A federal judge on Thursday rejected a motion from an office within the U.S. Treasury Department to dismiss a lawsuit from the New York State Department of Financial Services seeking to prevent the federal government from issuing certain bank charters to financial technology companies.
The state agency, which regulates financial institutions in New York, is suing the Office of the Comptroller of the Currency over a decision to essentially label fintech companies as banks, saying it will diminish its power to regulate the activities of those entities.
Acting DFS Superintendent Linda Lacewell celebrated the decision in a statement, saying it will give the agency an opportunity to argue why those companies should not be federally chartered as banks since federal regulations on those institutions haven’t been as comprehensive as state actions.
“The court has recognized the expertise of DFS and other state banking regulators and the significant role we play in regulating nonbank financial services, promoting innovative fintech products, helping to achieve a level playing field for regulated banking institutions, and most importantly, protecting consumers,” Lacewell said. “DFS, which was created in response to the financial crisis, will continue to lead and fill any and all voids that misguided federal policy decisions create.”
It’s the second time DFS has sued the OCC over its decision to allow fintech companies that do not receive deposits to seek special-purpose national bank charters. The first lawsuit was thrown out last year after a judge said it wasn’t ripe for review. The OCC had not started accepting applications from fintech companies for those charters at the time.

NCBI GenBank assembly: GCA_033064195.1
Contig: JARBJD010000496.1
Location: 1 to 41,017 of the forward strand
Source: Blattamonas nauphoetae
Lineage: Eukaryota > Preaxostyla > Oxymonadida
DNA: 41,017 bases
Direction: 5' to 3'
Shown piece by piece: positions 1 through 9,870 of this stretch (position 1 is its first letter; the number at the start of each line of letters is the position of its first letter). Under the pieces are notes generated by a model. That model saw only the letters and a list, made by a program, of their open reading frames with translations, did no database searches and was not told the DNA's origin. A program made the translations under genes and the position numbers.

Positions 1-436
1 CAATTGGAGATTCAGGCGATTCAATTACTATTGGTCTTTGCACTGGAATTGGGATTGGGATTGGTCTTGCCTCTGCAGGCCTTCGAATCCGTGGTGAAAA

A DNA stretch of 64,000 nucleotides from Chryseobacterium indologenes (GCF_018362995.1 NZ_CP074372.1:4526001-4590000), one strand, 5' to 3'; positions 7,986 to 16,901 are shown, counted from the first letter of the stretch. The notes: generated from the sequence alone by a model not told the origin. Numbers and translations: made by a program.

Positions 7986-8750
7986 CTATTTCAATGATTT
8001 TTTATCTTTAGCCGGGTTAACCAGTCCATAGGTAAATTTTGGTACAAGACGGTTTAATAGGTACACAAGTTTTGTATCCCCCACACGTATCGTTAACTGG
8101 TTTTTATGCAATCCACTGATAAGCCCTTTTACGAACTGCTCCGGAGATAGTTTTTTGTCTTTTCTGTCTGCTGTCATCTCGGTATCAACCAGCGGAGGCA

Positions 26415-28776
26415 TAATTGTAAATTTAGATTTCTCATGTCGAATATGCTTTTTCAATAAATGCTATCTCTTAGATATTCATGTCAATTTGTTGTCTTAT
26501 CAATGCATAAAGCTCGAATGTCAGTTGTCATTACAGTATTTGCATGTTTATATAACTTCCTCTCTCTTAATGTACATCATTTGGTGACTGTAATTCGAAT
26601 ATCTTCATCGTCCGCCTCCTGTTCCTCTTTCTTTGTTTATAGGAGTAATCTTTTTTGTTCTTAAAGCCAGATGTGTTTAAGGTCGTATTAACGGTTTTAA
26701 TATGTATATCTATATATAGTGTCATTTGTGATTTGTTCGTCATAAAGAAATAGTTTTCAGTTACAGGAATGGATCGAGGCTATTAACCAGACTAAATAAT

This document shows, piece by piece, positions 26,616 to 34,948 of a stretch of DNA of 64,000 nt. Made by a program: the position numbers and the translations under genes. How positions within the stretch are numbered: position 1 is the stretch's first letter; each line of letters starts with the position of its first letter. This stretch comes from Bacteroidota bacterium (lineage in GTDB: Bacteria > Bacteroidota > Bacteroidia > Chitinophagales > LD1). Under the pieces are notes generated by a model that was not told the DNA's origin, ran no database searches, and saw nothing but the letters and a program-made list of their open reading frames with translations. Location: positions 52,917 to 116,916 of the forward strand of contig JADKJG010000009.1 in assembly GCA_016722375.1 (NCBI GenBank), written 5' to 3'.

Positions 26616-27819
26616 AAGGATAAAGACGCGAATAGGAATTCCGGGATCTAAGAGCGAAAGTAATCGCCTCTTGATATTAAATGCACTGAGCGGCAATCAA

Now, U.S. District Judge Victor Marrero of the Southern District of New York wrote Thursday that the agency’s challenge to the OCC decision is ready for review since the office announced it would start accepting those applications last July.
“As a result of the Fintech Charter Decision, New York State’s regulations for over ‘600 non-bank financial services firms’ are all at risk of becoming null and void,” Marrero said.
The issue of the case is over how financial institutions are regulated between the federal government and the states. Entities chartered by a state are generally also subject to federal regulations. But those chartered by the federal government are largely supervised by the OCC alone, meaning that regulations promulgated by a state agency, like DFS, may not apply.